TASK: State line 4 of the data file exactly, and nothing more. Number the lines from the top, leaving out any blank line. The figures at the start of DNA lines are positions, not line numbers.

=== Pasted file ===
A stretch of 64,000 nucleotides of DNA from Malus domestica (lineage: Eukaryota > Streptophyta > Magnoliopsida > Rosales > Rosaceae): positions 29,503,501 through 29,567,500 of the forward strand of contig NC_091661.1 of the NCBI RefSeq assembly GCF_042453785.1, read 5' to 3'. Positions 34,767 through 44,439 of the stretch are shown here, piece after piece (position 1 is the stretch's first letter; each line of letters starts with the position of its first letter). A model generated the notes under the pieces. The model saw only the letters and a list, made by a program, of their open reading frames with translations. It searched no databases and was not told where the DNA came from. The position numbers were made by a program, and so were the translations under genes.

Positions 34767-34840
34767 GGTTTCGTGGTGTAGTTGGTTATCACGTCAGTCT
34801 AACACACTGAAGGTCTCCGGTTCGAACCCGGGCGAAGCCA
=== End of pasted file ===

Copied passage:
34801 AACACACTGAAGGTCTCCGGTTCGAACCCGGGCGAAGCCA